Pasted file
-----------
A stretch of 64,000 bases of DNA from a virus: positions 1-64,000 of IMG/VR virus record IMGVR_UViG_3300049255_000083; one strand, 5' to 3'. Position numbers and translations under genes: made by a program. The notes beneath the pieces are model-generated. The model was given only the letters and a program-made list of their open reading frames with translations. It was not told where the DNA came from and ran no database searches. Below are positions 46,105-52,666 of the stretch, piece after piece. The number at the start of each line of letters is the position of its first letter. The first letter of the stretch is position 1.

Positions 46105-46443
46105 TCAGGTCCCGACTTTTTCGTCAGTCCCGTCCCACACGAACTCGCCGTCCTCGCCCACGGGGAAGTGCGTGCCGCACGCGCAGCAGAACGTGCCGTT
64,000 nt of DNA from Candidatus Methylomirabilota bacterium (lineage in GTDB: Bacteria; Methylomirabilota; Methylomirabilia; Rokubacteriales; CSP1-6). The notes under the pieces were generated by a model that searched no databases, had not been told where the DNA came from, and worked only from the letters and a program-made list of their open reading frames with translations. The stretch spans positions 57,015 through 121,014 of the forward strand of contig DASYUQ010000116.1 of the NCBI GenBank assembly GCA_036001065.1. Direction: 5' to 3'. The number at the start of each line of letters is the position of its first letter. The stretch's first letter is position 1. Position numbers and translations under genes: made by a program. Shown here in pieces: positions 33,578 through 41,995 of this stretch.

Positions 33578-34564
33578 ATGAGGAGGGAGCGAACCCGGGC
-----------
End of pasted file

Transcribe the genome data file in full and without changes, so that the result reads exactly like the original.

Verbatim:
A stretch of 64,000 bases of DNA from a virus: positions 1-64,000 of IMG/VR virus record IMGVR_UViG_3300049255_000083; one strand, 5' to 3'. Position numbers and translations under genes: made by a program. The notes beneath the pieces are model-generated. The model was given only the letters and a program-made list of their open reading frames with translations. It was not told where the DNA came from and ran no database searches. Below are positions 46,105-52,666 of the stretch, piece after piece. The number at the start of each line of letters is the position of its first letter. The first letter of the stretch is position 1.

Positions 46105-46443
46105 TCAGGTCCCGACTTTTTCGTCAGTCCCGTCCCACACGAACTCGCCGTCCTCGCCCACGGGGAAGTGCGTGCCGCACGCGCAGCAGAACGTGCCGTT
64,000 nt of DNA from Candidatus Methylomirabilota bacterium (lineage in GTDB: Bacteria; Methylomirabilota; Methylomirabilia; Rokubacteriales; CSP1-6). The notes under the pieces were generated by a model that searched no databases, had not been told where the DNA came from, and worked only from the letters and a program-made list of their open reading frames with translations. The stretch spans positions 57,015 through 121,014 of the forward strand of contig DASYUQ010000116.1 of the NCBI GenBank assembly GCA_036001065.1. Direction: 5' to 3'. The number at the start of each line of letters is the position of its first letter. The stretch's first letter is position 1. Position numbers and translations under genes: made by a program. Shown here in pieces: positions 33,578 through 41,995 of this stretch.

Positions 33578-34564
33578 ATGAGGAGGGAGCGAACCCGGGC